At the University of Konstanz, we have many years of experience in the area of human resources development, which we consider to be an integral part of our organisational development. We have two central organisational units dedicated to human resources development that are responsible for devising a university-wide human resources development strategy which is oriented towards the university’s objectives and priorities and that work together closely to implement the human resources development concept based thereon:
Our Academic Staff Development unit (which is part of the Division of Academic and International Affairs) is responsible for our academic staff members. Typically, it is the departments, the university’s research institutions and the institutions dedicated to the promotion of early career researchers who provide academic as well as continuing education. To supplement these options, we have developed a human resources development concept that combines individual and structural approaches to supporting both individuals and the entire university, its institutions and senior staff. On the individual level, we assist researchers and scientists at all career stages in developing their transferable skills relative to their current responsibilities (beyond their research duties in the narrower sense) and provide support with taking future career steps. We support individuals who pursue careers in academia as well as careers in industry and society.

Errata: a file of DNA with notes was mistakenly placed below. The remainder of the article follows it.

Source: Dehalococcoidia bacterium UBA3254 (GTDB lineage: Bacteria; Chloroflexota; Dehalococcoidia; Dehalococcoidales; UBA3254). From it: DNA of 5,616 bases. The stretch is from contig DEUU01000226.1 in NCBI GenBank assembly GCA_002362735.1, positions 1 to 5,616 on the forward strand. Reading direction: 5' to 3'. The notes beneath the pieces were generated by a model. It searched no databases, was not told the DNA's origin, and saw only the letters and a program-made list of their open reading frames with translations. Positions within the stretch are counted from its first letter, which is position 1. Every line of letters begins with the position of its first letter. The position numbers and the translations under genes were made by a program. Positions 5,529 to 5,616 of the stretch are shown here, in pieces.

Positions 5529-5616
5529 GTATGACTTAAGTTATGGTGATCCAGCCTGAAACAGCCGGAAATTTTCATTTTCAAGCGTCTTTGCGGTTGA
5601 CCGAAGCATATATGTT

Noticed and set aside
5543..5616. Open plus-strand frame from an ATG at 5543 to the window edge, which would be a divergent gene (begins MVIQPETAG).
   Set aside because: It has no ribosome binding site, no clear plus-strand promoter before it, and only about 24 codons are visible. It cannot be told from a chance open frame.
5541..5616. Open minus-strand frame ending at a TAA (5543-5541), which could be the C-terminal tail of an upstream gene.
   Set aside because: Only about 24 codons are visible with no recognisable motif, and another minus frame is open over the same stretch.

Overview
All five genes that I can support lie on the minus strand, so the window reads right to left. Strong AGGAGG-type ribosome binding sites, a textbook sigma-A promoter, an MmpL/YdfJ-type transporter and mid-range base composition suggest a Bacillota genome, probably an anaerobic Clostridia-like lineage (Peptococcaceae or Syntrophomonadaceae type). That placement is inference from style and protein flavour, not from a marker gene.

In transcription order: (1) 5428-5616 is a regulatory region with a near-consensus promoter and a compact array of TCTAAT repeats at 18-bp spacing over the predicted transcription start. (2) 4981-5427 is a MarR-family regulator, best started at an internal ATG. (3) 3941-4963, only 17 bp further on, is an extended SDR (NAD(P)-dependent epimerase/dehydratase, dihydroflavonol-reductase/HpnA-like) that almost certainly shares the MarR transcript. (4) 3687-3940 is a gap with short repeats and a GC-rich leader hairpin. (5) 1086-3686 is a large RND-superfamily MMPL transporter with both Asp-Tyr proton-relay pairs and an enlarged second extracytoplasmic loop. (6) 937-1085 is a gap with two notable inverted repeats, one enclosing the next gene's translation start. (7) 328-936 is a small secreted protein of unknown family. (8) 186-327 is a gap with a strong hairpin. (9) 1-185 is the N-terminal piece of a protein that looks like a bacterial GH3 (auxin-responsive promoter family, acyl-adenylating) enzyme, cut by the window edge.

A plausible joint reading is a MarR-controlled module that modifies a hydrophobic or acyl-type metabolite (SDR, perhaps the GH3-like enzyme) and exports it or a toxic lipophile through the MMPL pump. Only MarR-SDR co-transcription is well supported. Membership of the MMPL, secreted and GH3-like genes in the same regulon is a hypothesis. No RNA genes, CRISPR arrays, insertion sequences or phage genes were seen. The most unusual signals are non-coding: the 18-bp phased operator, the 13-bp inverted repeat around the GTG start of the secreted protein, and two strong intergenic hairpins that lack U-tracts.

The university’s central human resources development unit responsible for our academic support staff (part of Human Resources) seeks to support senior staff, staff and trainees in developing their competencies. In doing so, they take the current and future challenges within the individual work areas as well as the staff members’ individual needs into account. In addition, they support recruitment processes as well as measures to promote our staff's professional development. On the organisational level, this unit actively devises and shapes conditions for the organisation of work and the working climate at the University of Konstanz.
In all quality assurance matters, both of these central human resources development units work closely with Quality Management and are part of the University of Konstanz’s Quality Management System. Quality assurance tools, evaluations and transfer instruments are used regularly to monitor the quality and effectivity of the implemented measures and to develop them further as needed.